And Death Race provides pretty girls and fast cars, plus more: pretty men; bare-handed executions; slow-motion replay vehicular manslaughter, the second-best 18-wheeler stunt of the summer after The Dark Knight's IMAX oopsy-daisy, a supporting character covered in ornate tattoos including a clearly-visible tattoo of himself on his own neck and a plot device where Death Race contestants activate offensive weapons, defensive gadgets and deadly obstacles by driving over lit-up indicators in the track like power-ups in a videogame. There's a strong chance, Jensen realizes, that the Death Race may not be fair and honest, and again, as your higher brain functions are sneering at his outrage, your R-complex is on board with his anger: Hurt them! Hurt them, bald man who talk cool!
Anderson's directorial resume isn't exactly a Uwe Boll-style wasteland of dreck, but it's hardly been especially distinguished; Anderson began adapting videogames, leapt to bigger budgets and bigger stars (Soldier, Event Horizon) and then got knocked back to videogame adaptations and sequels no one really wanted, the sort of films with plenty of acronyms and colons in their titles (D.O.A.: Dead or Alive, AVP: Aliens vs. Predator). Death Race isn't going to put him back on the A-list, if he ever was really there, but it's well-made and fun. Anderson seems to take every chance he can to aim the camera through other elements -- smoke, glass, water, flame, iron bars, dust, and so on -- to capture the focus of the shot, and while that device is hardly a hallmark of greatness, it's lively. Anderson also wrote the script, which comes close to the kind of weary, adrenalized cynicism that early John Carpenter had: The world is a horrible place ruled by evil people, and one good tough man's actions probably won't be enough to set it right - but, we may as well have fun watching him try.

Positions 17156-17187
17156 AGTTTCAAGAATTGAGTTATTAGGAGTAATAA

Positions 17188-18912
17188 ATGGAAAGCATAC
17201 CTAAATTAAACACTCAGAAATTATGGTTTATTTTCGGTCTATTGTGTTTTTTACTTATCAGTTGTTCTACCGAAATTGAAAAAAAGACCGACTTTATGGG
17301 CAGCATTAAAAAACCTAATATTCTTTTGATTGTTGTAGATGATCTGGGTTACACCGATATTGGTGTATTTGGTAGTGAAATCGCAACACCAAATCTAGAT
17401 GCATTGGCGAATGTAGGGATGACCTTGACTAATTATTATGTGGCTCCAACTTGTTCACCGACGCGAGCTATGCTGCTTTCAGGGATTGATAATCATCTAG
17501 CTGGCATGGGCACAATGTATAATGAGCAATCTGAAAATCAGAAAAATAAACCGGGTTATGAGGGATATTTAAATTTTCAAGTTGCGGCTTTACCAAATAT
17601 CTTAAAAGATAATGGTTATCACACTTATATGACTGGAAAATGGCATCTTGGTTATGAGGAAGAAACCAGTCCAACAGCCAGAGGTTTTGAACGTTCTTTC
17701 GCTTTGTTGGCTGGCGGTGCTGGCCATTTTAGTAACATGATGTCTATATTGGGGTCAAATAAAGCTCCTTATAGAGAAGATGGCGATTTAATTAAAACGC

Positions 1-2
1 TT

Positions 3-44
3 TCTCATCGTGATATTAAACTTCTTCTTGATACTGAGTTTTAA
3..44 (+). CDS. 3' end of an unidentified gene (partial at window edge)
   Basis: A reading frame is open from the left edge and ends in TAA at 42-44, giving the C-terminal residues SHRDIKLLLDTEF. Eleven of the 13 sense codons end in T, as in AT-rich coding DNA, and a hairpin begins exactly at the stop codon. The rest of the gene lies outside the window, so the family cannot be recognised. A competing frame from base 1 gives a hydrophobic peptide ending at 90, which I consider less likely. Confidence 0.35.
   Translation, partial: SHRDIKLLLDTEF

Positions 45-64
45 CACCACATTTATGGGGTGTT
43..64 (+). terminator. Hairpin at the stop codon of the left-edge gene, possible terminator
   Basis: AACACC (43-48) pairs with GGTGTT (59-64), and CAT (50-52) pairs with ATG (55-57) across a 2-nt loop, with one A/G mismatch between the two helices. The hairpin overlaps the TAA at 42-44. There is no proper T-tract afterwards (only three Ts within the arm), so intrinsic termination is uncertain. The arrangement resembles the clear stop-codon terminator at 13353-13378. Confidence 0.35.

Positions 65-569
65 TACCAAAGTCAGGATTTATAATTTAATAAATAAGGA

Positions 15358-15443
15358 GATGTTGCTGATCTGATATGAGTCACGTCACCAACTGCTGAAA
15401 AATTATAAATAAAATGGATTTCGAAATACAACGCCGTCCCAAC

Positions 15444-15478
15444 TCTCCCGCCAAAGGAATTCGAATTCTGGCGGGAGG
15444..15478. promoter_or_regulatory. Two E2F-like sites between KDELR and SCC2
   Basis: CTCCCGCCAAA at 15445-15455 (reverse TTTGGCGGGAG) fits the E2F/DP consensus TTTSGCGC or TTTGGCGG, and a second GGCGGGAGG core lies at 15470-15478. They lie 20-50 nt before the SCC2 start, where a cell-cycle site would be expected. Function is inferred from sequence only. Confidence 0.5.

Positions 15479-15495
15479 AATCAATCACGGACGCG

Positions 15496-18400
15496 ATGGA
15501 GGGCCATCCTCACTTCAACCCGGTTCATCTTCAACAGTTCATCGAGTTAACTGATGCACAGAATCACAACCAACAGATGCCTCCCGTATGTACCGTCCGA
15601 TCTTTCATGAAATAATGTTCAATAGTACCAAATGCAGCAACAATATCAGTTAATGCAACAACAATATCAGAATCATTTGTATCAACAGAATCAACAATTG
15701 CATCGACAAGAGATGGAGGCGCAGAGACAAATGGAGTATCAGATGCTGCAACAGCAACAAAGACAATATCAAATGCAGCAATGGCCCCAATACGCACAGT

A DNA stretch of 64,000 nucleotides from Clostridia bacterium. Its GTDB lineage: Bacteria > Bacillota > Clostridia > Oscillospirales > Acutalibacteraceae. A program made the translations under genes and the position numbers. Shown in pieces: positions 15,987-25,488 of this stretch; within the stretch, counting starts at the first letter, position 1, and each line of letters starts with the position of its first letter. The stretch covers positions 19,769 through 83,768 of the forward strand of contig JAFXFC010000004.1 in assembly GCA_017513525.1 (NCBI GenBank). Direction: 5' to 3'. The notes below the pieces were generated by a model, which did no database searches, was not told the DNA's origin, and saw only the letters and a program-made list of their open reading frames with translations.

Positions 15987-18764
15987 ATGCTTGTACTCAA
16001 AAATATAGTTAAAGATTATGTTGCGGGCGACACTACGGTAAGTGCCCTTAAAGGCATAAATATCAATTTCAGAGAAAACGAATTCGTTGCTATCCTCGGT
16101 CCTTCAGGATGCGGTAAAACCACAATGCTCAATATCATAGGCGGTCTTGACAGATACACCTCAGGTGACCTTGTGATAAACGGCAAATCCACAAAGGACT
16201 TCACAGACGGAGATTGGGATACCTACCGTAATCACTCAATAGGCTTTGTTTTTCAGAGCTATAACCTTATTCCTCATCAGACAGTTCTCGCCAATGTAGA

As for Statham, well, at one point he must have made the decision to be an action star, and as Charlton Heston says in Planet of the Apes, "You got what you wanted, tiger; how does it taste?" As in every film where he plays the lead, Statham's muscles have more definition than his character, and we're fine with that; I wouldn't want to watch Statham play King Lear, but I'm more then content to watch him growl, grimace and glare his way from one fight to the next. Allen is a calm, cold-blooded cardboard cutout, a plotter and planner who tells Statham "Foul language is an issue for me ..." as she's filling him in on her intention to conduct mass murder for a mass audience. McShane's velvet tongue makes every gristly bit of lumpen dialogue come alive, and when he looks directly at the camera to comment on his final lethal bit of business -- in a moment that makes absolutely no sense whatsoever -- he conveys the winking, wiseass wisdom of someone who knows exactly what sort of film he's in. Many fans of the Rodger Corman-produced original have objected to this remake's re-inventions -- the original film's cross-country race and points for killing pedestrians or outlandish costumes don't make it into Anderson's script -- but trust me, Death Race 2000 is a film far better glimpsed through the misty water colored haze of memory than in the cold, clear light of the present tense. Death Race is spectacular nonsense, and before we coast into a fall and winter of genteel Oscar contenders and fine-tuned prestige flicks, it's a welcome last pump on the gas from big-money, low-I.Q. summertime action.